The fourth Regional Law Firm Management Forum organised by The Australasian Legal Practice Management Association (ALPMA) is happening in Singapore on 18 October 2019 at the Mandarin Oriental.
Leading up to the forum, ALN had the opportunity to conduct an email interview with one of the speakers, Mr Andrew Douglas, the Managing Principal of FCW Lawyers from Australia. He will be speaking on Health and Wellbeing in law firms in the upcoming forum.
Before establishing FCW Lawyers, Mr Douglas was the National Head of Workplace Relations and Head of Dispute Resolutions at other law firms. He has extensive experience working with public and private companies on various areas of Workplace Law, including employment, health and safety, workers’ compensation, dispute resolution, privacy and investigations.
In addition to being a legal practitioner in Workplace Law, Mr Douglas authored several books on health and safety law, published many articles on workplace wellbeing and is the Managing Director of a Technology business that develops and sells wellbeing software in to the Australian and Asian market.
Thank you for taking some time to chat with us, could you share with our readers what made you choose to be a lawyer and what drives you today?
I always loved problem-solving, language and ideas, so Law seemed the right fit for me. What we do at FCW Lawyers is to help clients to find creative solutions that build value for them.
You have a wealth of experience and interest in Workplace Law, what’s the reason behind choosing this practice area?
Before practising Workplace Law, I worked as a Banking, Building and Construction lawyer and I was also the Head of Litigation in a prior law firm.
I crossed paths with Workplace Law when I acted in Australia for large builders against aggressive unions. I realised that Workplace Law was fast-moving strategic work, and how we conducted ourselves could either create enormous client opportunity or risk.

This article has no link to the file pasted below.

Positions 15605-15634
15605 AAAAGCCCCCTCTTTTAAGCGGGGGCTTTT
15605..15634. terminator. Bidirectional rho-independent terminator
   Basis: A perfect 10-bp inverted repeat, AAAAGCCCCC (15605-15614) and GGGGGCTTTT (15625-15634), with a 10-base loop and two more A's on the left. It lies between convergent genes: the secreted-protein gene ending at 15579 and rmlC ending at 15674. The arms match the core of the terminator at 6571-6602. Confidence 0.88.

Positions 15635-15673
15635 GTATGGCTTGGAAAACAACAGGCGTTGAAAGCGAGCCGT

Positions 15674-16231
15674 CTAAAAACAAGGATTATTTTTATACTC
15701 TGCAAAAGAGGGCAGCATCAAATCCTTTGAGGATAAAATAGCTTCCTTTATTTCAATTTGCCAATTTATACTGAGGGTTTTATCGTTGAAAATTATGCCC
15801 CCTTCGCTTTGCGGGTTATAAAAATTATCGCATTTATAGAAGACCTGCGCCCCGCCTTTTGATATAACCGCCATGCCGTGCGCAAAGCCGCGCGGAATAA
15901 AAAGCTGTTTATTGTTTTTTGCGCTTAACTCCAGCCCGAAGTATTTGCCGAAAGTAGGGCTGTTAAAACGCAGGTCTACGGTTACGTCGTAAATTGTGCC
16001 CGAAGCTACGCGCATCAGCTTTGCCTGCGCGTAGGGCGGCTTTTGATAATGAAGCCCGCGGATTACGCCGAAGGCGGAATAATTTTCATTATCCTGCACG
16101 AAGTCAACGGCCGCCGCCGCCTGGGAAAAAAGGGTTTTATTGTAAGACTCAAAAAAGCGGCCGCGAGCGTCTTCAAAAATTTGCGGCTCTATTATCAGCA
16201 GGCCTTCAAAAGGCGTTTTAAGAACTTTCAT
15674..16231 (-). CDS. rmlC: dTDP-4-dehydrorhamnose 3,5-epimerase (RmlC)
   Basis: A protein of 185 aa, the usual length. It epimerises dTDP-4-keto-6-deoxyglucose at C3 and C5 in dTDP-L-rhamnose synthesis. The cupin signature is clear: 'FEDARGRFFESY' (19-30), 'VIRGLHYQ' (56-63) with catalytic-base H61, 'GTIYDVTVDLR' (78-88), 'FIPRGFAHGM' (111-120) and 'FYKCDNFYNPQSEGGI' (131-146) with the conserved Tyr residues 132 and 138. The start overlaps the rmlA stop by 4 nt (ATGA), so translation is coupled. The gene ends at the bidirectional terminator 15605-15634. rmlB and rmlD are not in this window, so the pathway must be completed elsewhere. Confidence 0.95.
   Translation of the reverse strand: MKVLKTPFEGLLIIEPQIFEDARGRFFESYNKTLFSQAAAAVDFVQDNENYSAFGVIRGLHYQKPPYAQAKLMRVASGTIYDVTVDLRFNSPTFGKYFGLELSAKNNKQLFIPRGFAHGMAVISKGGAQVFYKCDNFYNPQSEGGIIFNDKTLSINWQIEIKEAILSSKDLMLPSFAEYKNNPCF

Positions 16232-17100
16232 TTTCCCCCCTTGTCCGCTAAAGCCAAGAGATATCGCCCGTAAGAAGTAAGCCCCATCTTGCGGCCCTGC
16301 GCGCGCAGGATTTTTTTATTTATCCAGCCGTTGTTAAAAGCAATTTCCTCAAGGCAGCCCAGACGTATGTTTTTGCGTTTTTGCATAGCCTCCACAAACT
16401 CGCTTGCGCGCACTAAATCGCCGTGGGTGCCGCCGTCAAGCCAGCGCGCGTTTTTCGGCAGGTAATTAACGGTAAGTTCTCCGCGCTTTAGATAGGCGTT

I knew that Workplace Law was more aligned with my personality and interests. My short attention span supports the fast-moving nature of Workplace Law disputes and my strength to simplify complex matters coincides with the strategic work. More importantly, my ability to bring out the best of my counterparts during communications was crucial in dealing with personal issues within the disputes.
One thing my prior life as a litigator taught me is, the more you fight; the more everyone loses. This is particularly the case in workplace disputes which are very personal to the parties. I find when we act in a respectful and civilised manner, we tend to get better outcomes and you feel better as a lawyer and a person doing it.
Increasingly, workplace wellbeing is a top priority across all industries, in your opinion, how important is this for the legal community specifically?
The Meritas Australia and New Zealand survey of wellness found that 85% of all lawyers had experienced anxiety or knew someone who did in their workplace, and 60% said they had experienced depression or knew someone who did.
The evidence is compelling, both at the human level and the productivity level. Our obligations at common law and under safety legislation demand that employers act to prevent this known hazard. Further, as a husband, father and grandfather, I would never let someone I love suffer risk or pain if I could stop it, so why would that be different when that person is your employee?
The evidence, back from Lord Roben first penned the first safety legislation, uncontroversially proved that if you have safe systems of work and care about the welfare of your employees, you will have a more productive and happier workplace with better skills and talent retention. There is more evidence now and the business case is more compelling.
In your experience, do you feel that the long hours and billing pressures (which is still common in most law firms) will inevitably lead to poor mental health for the more junior associates?
I think the more important question to ask is, what creates the greatest return for the client?